How can we deal with the extremely complicated VLSI system design?
Carver Mead proposed and promoted a new methodology to divide the increasingly complicated design process of very large-scale integration (VLSI) systems into logic, circuit, and layout designs, and to separate them from the manufacturing process. He also contributed greatly to the advancement of computer-aided design technology and paved the way to the electronic design automation of VLSIs that led to the immense development of VLSI-based electronics and industry.
A number of innovations were required before it was practical to design complex integrated circuits, containing millions of transistors, and create the mask patterns for their production. First, the semiconductor community needed to be convinced that ultra-small transistors would function properly. Then a design paradigm was needed wherein all stages of the design—Function, Architecture, Logic, Circuit, and Mask Geometry—were specified by computer programs rather than by hand drawings, and that an overall interconnection strategy guided all steps of the design. Then computer tools were needed that would generate pattern-generation code for a computer-driven precision pattern generator. Once such a design paradigm was shown to generate working VLSI chips, it was necessary to create a unified view of the physical integrated circuit that could be understood by non-specialists, and incorporate the entire corpus of material into an academic course. The result has changed the world.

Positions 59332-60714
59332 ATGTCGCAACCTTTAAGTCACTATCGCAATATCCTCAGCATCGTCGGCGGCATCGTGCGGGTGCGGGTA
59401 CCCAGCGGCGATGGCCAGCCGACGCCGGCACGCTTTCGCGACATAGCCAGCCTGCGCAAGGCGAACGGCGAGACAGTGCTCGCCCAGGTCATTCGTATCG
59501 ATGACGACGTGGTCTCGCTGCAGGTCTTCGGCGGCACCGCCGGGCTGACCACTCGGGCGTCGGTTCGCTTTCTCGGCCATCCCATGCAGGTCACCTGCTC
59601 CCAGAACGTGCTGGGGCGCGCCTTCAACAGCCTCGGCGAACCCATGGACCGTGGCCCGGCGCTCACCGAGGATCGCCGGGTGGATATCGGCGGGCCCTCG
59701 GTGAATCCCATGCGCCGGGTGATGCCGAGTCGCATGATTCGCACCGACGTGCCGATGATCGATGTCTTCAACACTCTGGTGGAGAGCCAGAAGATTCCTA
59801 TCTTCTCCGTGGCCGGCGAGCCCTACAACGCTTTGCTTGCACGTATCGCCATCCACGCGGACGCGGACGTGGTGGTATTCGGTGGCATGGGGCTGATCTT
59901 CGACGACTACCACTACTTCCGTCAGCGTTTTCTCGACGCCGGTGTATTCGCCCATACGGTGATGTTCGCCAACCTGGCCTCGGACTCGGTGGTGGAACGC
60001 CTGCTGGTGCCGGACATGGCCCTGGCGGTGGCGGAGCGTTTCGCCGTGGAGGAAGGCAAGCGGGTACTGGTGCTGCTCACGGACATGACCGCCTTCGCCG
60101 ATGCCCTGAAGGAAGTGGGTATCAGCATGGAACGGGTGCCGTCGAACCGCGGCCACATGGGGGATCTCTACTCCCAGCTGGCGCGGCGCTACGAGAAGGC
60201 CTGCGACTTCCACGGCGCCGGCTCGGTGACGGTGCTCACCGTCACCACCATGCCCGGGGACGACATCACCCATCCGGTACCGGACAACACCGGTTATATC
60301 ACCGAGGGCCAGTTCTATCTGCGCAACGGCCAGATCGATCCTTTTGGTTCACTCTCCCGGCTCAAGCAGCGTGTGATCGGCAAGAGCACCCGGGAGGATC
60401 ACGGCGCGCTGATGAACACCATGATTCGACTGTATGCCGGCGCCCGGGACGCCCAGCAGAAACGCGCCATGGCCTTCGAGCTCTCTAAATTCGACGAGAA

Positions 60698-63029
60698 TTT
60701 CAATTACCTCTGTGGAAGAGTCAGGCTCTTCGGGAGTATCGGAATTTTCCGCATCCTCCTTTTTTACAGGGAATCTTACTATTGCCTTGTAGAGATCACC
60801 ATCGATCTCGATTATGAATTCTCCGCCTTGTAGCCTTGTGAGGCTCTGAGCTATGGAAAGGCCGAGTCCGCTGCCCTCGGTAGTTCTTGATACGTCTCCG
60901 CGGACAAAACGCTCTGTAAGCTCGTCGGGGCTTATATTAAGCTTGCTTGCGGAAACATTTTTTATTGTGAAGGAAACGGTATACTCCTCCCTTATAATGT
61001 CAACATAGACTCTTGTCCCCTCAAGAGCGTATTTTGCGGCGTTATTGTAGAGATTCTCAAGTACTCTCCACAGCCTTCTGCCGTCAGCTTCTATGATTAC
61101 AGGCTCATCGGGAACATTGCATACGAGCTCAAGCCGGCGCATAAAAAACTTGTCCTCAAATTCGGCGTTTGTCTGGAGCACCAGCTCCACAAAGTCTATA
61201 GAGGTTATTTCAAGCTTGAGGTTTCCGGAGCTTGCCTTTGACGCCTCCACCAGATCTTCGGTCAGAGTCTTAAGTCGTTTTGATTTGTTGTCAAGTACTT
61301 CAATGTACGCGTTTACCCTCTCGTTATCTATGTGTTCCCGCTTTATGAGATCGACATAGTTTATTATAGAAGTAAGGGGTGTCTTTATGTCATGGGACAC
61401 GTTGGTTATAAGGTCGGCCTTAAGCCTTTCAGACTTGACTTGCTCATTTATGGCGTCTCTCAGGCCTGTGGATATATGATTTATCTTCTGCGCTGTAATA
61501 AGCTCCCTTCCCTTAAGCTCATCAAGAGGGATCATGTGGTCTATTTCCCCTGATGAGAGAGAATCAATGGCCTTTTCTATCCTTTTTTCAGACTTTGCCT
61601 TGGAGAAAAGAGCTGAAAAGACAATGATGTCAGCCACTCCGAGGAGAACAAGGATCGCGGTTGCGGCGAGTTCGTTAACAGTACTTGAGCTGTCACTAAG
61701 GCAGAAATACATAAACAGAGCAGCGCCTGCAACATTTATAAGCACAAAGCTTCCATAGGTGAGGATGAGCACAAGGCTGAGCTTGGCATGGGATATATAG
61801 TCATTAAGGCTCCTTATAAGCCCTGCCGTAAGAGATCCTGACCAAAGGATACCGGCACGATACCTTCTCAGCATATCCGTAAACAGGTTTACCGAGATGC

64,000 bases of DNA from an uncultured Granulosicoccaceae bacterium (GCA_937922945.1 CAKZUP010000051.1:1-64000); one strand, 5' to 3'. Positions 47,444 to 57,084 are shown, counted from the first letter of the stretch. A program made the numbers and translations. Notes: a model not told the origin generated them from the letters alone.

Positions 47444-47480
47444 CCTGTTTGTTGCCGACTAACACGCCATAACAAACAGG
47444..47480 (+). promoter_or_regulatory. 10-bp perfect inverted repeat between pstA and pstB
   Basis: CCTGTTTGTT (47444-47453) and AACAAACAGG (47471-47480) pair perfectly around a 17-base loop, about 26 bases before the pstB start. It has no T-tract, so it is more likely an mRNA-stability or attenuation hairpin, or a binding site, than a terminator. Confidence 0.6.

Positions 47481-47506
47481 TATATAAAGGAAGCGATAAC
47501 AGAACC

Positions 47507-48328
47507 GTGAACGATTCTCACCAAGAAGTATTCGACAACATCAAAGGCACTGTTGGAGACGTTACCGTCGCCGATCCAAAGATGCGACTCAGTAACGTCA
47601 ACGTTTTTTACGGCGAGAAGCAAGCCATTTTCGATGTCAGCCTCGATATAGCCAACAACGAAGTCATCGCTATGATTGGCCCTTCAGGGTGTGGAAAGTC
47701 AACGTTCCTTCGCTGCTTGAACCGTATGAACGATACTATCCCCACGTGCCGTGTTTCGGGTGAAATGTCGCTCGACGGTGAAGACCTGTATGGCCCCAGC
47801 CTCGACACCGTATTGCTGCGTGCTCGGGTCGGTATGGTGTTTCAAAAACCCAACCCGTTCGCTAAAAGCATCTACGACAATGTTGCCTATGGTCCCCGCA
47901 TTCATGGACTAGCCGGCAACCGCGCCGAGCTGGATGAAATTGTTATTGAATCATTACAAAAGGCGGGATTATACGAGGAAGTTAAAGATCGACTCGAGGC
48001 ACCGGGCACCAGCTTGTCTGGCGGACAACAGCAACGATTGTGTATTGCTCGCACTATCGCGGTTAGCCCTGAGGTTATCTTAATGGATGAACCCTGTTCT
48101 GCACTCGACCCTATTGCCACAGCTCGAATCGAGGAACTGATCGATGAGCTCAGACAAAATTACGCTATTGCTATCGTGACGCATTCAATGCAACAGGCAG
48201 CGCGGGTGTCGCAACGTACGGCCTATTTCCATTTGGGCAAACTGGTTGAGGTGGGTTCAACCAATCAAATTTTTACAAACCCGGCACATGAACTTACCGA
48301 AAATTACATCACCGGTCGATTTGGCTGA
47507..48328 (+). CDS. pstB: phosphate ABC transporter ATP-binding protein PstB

A problem was no longer, "How do you make better transistors?" It was, "How could you ever make anything with 10 million moving parts and have it work?"
Profile is at the time of the award.